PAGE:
Top 7 Smith and Wesson 648 Problems And How To Fix Them

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I had the chance to test the Smith and Wesson 648 out in the field and let me tell you, it’s been quite a ride. This firearm has shown what it’s made of from the first shot to the last. But, just like anything else, it’s not without its challenges.

Now, I want to be upfront about the Smith and Wesson 648 Problems I’ve run into while using this gun. Some of these are minor, but they can quickly turn into major problems if you’re not careful. 

First off, there’s the issue of cylinder binding, which can be super frustrating. Then there’s the often overlooked but significant matter of sight alignment. And let’s not forget about the occasional double-action trigger issues. 

I aim to give you a rundown of these common problems and arm you with the know-how to fix them. By the end of this read, you’ll feel much more confident about handling your Smith and Wesson 648, challenges, and all.

Overview of the Problems & their Solutions

Problem with the EjectionCheck recoil spring weight; keep area clean
Timing ProblemConsult a skilled technician for adjustments
Firing IssueReplace firing pin; adjust strain screw
Issue with the MuzzleTry “thumb-over-bore” grip; focus on contact points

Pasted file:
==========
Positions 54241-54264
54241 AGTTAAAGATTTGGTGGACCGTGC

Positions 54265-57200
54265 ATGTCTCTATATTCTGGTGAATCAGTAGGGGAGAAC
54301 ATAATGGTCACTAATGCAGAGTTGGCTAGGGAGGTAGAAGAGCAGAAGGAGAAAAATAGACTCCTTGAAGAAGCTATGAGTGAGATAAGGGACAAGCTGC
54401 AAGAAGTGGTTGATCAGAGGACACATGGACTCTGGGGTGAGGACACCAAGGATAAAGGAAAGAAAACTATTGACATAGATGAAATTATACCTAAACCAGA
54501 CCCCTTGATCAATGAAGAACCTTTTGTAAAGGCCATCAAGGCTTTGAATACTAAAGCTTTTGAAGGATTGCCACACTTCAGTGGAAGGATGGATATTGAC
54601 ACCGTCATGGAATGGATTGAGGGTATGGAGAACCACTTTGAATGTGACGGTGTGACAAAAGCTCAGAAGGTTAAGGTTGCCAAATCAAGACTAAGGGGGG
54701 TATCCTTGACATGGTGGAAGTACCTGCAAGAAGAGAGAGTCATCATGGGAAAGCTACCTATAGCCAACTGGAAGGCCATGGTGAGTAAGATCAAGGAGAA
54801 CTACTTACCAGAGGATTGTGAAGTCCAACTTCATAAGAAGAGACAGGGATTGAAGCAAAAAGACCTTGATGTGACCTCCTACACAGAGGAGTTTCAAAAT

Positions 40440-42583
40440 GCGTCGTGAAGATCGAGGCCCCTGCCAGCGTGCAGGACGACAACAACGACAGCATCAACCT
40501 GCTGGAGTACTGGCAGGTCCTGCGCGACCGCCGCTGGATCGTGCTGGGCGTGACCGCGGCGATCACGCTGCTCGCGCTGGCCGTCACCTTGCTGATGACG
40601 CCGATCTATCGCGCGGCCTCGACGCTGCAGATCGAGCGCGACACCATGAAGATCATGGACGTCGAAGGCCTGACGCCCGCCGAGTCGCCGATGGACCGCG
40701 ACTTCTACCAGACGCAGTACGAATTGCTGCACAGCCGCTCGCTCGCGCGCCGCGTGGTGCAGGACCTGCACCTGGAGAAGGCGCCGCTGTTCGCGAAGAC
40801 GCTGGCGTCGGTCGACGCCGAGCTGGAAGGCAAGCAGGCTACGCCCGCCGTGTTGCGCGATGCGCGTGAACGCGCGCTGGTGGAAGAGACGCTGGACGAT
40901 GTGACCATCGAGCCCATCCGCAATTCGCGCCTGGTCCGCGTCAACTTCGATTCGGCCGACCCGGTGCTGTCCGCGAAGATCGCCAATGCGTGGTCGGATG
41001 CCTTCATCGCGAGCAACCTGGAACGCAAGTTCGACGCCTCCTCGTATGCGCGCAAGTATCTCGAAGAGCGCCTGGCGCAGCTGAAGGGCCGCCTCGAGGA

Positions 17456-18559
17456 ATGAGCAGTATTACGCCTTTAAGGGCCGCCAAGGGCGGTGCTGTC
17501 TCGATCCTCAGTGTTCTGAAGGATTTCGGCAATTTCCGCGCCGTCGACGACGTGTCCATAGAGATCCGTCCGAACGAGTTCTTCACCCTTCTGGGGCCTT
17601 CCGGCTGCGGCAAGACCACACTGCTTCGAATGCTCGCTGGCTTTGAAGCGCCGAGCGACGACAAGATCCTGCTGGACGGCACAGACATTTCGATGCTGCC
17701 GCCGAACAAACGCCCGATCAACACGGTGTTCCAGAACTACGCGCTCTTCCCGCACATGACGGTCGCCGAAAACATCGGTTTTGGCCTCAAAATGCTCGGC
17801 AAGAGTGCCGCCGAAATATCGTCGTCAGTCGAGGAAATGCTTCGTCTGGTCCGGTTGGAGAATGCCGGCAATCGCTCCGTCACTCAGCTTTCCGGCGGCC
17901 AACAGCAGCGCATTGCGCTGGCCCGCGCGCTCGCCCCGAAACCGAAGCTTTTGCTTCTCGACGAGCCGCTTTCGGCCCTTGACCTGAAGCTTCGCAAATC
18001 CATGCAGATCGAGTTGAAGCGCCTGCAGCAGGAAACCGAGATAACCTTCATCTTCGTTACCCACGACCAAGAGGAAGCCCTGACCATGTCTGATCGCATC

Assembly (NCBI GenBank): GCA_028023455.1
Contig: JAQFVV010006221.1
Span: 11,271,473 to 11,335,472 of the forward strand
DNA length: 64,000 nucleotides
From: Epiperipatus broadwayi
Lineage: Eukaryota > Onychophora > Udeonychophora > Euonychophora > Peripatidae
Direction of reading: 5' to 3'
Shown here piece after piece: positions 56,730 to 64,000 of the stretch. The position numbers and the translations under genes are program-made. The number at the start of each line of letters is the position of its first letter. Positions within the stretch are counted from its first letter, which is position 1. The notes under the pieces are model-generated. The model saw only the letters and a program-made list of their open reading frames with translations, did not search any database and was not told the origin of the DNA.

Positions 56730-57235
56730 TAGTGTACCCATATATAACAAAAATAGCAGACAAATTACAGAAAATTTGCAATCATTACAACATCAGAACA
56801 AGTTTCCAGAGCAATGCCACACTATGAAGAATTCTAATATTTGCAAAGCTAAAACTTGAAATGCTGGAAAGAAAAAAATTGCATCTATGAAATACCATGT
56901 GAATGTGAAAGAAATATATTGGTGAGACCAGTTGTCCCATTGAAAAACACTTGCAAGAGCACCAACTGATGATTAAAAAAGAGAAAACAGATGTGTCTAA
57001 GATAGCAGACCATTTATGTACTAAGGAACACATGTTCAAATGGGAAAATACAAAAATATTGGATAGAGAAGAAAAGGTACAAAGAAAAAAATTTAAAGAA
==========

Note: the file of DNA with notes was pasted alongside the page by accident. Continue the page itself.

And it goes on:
Accuracy ProblemUse CCI and Federal ammunition
Trigger IssueContact Smith & Wesson for a fix
Problem with the GripUse silicone grip sleeves for improved comfort

Top 7 Problems & Solutions of the Smith and Wesson 648

1. Problem with the Ejection

So, let’s get right into it, shall we? One issue I’ve encountered with the Smith & Wesson 648 is the dirt buildup under the extractor. 

You wouldn’t think it’d be a big deal, but it can mess with your day. I noticed this problem creeping in, especially when I was out at the range, practicing with various types of ammunition. 

Despite using what you’d consider top-notch short-barrel ammo, that “crud under the extractor” just kept showing up. 

The incomplete powder burn is a real culprit here. Sure enough, the revolver started to misbehave—ejecting rounds became a headache, to say the least.


Okay, so how did I tackle this? First off, I double-checked the recoil spring weight to ensure it matched the ammo I was using. 

For lighter loads, you’re going to want a softer spring; for heavier ones, a stronger spring is your friend. I replaced the worn-out recoil spring in my revolver and immediately saw improvements. 

The other thing, folks, is to keep that area clean. Take the time to scrub away any carbon or dirt buildup under the extractor. 

It sounds simple, but you’ve got to stay on top of it. Trust me, a clean gun is a happy gun, and you’ll notice the difference.